Speaking on the day of the club’s AGM, owner and executive chairman Ron Gordon did not hide the fact fact that they, unsurprisingly in the circumstances, have had to absorb a heavy financial hit, but the US-based entrepreneur said that will not stop them investing heavily in the football department as they continue to reach for bigger and better targets.
“I don’t think we should ever not have more ambition. As a club, we will always have more ambition. But we have to go one step at a time. Finishing third is an accomplishment for sure. It is fantastic. But, again, it is not in the bag. We need to finish the job.
“But, if we do finish third, that is a major accomplishment. Cup performances in the last year and a half, certainly since I have been at the club, have been fantastic so we are very grateful for that and proud of that. But if we can finish in the top two [in the Premiership]? Why not? That is what we want to do. We don’t ever want to not have ambition.”
Like everyone else, Hibs were forced to cut their cloth and responded by laying off employees or placing them on furlough, while players and staff were asked to defer wages, but the Easter Road club also chose to redirect money into signing the likes of Kevin Nisbet, opting for quality over quantity in terms of the squad make-up and making calculated decisions on how to ensure the best return on those their investments.
That should come in handy, with Ryan Porteous and Josh Doig also expected to attract sizeable bids in the future.
“You go through ups and downs throughout a season,” explained Gordon, happy that their approach to building the squad this term has aided and not hampered their on field ambitions of finishing third and chasing silverware. “But, it’s a great achievement.
“We’ve done a couple of things last year, intentionally. So I don’t want you to think this was just a fluke.
“Our starting line-up last year was significantly older, the average age of the starting eleven was 28 and a half years. We wanted to reduce that and now it’s about 26 and a half.
“We have a more balanced, younger squad now and we’ve done some work to fill out the right spots and I think the squad’s in a very good place.
“We’ve still got work to do to continue to improve it but I think Jack and Graeme [Mathie, sporting director] have done a really good job in filling the right holes and bringing the right kind of calibre of player to the club.”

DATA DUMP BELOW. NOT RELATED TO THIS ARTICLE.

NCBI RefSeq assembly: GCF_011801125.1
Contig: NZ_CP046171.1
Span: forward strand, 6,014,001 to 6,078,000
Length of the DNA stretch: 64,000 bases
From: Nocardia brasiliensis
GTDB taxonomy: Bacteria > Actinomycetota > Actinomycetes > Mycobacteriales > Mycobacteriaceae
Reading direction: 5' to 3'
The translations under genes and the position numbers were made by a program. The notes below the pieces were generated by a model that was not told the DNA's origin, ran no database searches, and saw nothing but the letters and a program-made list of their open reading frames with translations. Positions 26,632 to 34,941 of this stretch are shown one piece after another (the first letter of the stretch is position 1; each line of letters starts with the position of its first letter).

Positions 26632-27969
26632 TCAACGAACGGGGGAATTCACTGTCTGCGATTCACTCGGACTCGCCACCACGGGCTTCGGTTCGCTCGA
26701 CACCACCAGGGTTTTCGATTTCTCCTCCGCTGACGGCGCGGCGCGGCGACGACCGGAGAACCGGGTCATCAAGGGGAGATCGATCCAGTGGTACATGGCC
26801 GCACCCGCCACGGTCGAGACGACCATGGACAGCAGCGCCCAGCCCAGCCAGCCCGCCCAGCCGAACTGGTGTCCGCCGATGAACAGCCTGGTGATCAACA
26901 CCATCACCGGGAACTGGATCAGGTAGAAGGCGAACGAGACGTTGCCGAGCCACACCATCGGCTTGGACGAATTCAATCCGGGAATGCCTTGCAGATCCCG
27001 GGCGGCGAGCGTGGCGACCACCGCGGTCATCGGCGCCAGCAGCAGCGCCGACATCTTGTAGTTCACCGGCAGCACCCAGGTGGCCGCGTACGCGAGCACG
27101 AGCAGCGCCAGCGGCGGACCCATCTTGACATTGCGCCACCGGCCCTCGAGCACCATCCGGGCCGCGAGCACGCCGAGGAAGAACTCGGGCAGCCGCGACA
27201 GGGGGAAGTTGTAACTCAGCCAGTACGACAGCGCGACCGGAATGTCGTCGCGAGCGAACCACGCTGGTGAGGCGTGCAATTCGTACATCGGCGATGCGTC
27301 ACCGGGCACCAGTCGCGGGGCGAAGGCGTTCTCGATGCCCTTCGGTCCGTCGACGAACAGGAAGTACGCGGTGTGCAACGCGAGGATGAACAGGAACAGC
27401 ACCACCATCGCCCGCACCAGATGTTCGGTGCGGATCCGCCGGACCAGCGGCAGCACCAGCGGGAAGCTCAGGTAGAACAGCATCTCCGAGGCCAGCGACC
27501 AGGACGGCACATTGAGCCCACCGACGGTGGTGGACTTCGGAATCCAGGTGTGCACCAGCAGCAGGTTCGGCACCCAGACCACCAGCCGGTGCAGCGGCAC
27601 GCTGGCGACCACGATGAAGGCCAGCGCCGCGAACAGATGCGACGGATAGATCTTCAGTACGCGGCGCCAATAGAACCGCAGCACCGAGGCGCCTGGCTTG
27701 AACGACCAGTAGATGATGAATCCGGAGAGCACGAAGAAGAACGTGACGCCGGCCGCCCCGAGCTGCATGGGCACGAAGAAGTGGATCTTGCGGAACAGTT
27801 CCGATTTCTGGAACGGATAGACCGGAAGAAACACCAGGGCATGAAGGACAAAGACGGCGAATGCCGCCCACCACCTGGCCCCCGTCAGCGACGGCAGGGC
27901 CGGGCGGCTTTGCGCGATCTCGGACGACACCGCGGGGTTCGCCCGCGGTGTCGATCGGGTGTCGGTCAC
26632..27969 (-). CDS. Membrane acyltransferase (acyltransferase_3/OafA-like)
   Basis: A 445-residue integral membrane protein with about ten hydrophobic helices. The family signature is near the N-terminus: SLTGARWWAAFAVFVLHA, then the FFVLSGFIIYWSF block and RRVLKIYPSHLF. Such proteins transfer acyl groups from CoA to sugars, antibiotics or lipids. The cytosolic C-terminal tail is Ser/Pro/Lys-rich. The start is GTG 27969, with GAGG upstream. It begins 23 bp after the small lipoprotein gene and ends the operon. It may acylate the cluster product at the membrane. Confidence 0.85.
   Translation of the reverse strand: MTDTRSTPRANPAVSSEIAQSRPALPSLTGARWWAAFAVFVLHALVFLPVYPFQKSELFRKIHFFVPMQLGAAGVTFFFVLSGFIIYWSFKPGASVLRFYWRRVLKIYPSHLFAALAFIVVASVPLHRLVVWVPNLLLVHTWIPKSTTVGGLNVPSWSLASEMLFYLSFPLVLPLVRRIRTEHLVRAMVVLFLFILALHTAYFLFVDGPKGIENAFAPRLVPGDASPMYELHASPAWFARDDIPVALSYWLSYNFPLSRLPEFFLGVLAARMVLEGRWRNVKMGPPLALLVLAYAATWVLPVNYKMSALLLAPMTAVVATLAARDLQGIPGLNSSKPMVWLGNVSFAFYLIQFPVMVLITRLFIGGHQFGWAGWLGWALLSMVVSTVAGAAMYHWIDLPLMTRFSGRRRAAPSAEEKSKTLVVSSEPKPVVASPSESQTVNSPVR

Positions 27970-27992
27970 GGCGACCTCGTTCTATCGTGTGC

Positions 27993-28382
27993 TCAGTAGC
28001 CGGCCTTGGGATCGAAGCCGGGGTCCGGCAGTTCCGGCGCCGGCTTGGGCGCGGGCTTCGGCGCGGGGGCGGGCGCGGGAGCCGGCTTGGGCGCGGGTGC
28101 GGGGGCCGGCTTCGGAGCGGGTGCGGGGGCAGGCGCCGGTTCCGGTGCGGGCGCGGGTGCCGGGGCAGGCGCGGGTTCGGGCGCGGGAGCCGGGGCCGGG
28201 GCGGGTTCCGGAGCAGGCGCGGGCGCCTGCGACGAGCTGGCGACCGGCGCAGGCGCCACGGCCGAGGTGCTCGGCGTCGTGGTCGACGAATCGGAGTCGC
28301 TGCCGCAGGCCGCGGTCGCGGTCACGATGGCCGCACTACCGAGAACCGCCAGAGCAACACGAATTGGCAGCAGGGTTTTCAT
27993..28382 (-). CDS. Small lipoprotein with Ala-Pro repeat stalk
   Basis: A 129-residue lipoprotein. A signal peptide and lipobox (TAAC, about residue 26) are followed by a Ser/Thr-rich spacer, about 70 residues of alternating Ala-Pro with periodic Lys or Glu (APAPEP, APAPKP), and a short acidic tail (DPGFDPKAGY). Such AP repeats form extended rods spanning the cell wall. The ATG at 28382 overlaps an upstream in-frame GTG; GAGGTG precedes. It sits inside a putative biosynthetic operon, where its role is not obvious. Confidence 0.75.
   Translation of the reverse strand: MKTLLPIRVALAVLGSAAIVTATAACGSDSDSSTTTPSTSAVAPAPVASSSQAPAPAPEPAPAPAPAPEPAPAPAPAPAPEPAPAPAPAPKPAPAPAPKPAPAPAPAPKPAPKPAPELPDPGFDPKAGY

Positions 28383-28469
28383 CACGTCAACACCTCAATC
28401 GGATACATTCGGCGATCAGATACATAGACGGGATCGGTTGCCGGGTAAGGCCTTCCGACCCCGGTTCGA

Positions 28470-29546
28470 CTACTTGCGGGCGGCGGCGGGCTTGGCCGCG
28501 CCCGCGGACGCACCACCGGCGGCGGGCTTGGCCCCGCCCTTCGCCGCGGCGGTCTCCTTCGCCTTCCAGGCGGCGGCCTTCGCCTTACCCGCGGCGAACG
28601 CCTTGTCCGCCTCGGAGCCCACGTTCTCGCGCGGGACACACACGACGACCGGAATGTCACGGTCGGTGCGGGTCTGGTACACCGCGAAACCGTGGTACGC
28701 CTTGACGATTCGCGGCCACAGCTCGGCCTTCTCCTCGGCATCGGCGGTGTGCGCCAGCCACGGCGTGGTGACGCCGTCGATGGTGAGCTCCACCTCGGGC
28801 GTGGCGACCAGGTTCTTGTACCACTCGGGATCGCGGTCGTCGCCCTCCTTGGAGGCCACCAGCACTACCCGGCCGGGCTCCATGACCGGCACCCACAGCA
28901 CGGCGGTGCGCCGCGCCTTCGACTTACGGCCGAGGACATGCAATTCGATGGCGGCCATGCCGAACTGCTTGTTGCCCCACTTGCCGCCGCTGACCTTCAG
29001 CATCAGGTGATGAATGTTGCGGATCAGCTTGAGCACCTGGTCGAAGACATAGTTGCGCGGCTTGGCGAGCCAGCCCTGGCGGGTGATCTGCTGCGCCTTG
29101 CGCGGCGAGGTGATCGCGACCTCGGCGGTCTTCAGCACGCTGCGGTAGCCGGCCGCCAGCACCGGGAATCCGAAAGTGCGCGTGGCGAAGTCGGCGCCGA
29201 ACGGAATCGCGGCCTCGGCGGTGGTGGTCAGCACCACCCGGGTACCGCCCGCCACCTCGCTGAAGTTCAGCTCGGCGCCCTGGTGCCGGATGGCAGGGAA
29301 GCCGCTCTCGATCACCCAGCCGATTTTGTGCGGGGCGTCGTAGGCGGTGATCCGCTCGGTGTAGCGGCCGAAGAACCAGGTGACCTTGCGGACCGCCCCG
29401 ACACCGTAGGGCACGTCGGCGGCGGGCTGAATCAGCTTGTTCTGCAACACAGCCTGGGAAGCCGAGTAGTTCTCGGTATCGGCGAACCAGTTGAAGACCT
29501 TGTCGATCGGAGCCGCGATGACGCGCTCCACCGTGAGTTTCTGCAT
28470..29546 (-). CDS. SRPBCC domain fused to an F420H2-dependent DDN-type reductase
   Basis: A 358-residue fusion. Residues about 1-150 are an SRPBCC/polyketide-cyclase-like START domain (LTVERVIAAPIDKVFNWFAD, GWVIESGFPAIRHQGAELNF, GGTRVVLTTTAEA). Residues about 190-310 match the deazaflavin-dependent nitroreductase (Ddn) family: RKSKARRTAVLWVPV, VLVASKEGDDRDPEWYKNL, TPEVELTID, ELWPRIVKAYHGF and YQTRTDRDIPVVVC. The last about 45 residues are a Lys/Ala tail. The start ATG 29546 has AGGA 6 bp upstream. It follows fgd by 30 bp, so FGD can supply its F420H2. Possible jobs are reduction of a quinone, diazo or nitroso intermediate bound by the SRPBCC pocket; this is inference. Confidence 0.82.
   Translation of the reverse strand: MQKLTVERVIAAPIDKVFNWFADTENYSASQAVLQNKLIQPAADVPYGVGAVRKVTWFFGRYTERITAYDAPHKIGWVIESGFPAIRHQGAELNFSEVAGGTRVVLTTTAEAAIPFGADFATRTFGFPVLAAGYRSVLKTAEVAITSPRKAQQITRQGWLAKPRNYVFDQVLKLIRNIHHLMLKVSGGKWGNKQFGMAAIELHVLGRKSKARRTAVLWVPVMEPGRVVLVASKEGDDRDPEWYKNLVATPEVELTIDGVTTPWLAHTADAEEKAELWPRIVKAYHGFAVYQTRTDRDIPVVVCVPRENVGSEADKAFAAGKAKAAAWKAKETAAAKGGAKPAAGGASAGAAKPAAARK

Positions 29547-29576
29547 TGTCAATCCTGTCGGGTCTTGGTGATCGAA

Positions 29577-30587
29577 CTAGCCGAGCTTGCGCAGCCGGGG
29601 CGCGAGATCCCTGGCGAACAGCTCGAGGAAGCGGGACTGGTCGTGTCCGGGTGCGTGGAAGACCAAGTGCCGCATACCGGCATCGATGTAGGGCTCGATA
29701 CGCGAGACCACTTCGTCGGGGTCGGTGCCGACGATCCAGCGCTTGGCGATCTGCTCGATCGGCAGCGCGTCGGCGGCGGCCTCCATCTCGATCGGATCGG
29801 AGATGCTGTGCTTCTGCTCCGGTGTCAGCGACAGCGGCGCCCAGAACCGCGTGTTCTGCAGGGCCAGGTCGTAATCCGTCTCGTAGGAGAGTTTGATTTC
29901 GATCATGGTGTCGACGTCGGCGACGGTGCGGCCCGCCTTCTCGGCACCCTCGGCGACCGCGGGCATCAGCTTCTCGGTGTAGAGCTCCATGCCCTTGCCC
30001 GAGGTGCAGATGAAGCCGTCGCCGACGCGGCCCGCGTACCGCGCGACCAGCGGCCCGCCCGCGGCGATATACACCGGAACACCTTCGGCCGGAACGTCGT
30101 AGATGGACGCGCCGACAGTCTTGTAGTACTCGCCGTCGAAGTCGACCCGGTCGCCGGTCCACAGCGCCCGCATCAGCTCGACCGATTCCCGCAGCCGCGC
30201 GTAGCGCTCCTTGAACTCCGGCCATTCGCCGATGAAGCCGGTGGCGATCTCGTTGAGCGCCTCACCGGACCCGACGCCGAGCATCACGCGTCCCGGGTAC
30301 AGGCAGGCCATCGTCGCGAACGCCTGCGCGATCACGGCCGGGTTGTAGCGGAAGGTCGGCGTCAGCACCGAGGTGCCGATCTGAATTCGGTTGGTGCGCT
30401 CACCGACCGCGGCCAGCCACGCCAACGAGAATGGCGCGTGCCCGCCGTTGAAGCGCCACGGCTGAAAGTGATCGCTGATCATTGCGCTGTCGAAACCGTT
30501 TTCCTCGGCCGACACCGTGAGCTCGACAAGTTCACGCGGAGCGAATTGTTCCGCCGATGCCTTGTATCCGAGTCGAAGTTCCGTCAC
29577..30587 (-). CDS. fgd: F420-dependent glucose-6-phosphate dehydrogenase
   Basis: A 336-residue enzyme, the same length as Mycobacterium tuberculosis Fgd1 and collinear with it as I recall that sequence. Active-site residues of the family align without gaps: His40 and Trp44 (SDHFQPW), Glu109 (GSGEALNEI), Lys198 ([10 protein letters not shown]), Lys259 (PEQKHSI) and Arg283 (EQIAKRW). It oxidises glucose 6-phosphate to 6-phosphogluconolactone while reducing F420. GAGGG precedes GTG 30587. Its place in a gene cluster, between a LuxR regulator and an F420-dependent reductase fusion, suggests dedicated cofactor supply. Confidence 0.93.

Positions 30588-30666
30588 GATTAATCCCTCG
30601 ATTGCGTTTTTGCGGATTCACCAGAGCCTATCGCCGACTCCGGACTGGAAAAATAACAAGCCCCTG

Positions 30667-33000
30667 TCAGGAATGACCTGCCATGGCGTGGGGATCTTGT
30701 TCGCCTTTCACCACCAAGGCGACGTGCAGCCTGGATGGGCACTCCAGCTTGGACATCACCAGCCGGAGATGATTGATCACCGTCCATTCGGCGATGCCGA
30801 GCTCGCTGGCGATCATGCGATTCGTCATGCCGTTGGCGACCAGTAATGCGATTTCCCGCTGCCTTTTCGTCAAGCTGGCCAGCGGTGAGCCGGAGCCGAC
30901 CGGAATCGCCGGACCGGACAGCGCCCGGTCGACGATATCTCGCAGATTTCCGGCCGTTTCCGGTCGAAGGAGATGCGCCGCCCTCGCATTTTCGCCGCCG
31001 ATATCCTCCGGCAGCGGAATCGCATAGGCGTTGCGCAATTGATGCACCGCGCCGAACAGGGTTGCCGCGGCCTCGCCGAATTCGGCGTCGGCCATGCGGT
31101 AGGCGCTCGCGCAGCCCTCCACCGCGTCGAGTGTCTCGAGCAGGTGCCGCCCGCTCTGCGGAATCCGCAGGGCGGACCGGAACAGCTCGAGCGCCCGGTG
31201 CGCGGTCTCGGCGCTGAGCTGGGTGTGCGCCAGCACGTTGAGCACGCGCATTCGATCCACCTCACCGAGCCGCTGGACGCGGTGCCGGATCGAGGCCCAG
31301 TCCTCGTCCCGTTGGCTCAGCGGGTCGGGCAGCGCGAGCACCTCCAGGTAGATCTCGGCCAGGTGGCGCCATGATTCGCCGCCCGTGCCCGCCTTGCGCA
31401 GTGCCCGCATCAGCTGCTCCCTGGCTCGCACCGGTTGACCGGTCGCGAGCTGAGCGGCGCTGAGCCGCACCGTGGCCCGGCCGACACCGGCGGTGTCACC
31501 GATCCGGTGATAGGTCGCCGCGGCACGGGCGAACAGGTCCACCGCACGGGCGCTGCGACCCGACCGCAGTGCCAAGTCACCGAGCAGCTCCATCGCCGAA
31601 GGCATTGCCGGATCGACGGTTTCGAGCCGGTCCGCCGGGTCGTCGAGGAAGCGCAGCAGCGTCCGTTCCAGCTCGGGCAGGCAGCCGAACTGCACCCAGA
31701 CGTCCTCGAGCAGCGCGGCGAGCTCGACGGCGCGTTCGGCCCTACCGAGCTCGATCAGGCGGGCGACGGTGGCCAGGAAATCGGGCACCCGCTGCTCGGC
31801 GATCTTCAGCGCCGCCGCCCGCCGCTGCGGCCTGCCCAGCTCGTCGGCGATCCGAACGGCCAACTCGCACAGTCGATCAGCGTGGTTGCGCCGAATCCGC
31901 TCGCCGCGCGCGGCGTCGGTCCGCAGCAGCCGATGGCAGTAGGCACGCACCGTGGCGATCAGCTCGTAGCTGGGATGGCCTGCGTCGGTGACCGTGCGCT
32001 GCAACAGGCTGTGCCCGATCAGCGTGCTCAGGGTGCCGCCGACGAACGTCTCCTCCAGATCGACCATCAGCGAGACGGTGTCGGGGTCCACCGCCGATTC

And despite the financial hits, which he hope can still be recouped through insurance payments, the success of this season’s business has convinced him that the squad is worth investing in.
“If we can still double the budget by 2023 that would be really, really good. But even if we don’t get to doubling it, we can up it substantially and that would be good.
“We are planning to hopefully do that for this season. It will be an increase for sure. But a lot will depend on when we get back to fans in the stadium because ultimately that is going to fuel whatever we do.
“We have to be somewhat cautious on how we go into spending. But we are being conservative, I think, in our assumptions that we are going to have full stadiums or the ability to have full stadiums sometime in the early part of next year.
“Hopefully, it will be earlier than that. So let’s see what happens.”
But, the promise of European action and a place in the group stages would bolster the coffers in the meantime.
Already sure of a shot at a European qualifier, winning the Scottish Cup would, or Celtic or Rangers winning it if they see out the season in third, would guarantee them European fixtures into December.
“Opportunities like this don’t present themselves as readily as you would hope. We just need to take advantage of the possibility of being in Europe.
“We have to finish the job in front of us but being in the group stage of any European competition is a financial windfall for the club.
“Strategically at Hibs, our number one goal is to increase our revenues substantially because I think that’s going to most consistently allow us to compete at the top end of the table.
“As you know, one of our goals was to compete in the top four of the Premiership and the Cups and be in Europe every year.
“It’s not going to happen every year, but I’m hopeful we can consistently be in Europe.
“That will also, I feel, change the profile of the club, both from a brand perspective and an image perspective, but financially as well.”
And that in turn then enhances their threat domestically.
“We want to stay competitive...we need to keep some of our better players and perhaps we need to add a little bit to our staff because they are going to be playing many more games.
“So, that’s an important consideration and we will make that decision [on selling, keeping and recruiting quality players] when the time comes. But, I don’t think we are going to short change our ability to compete. Priority number one is always to compete.”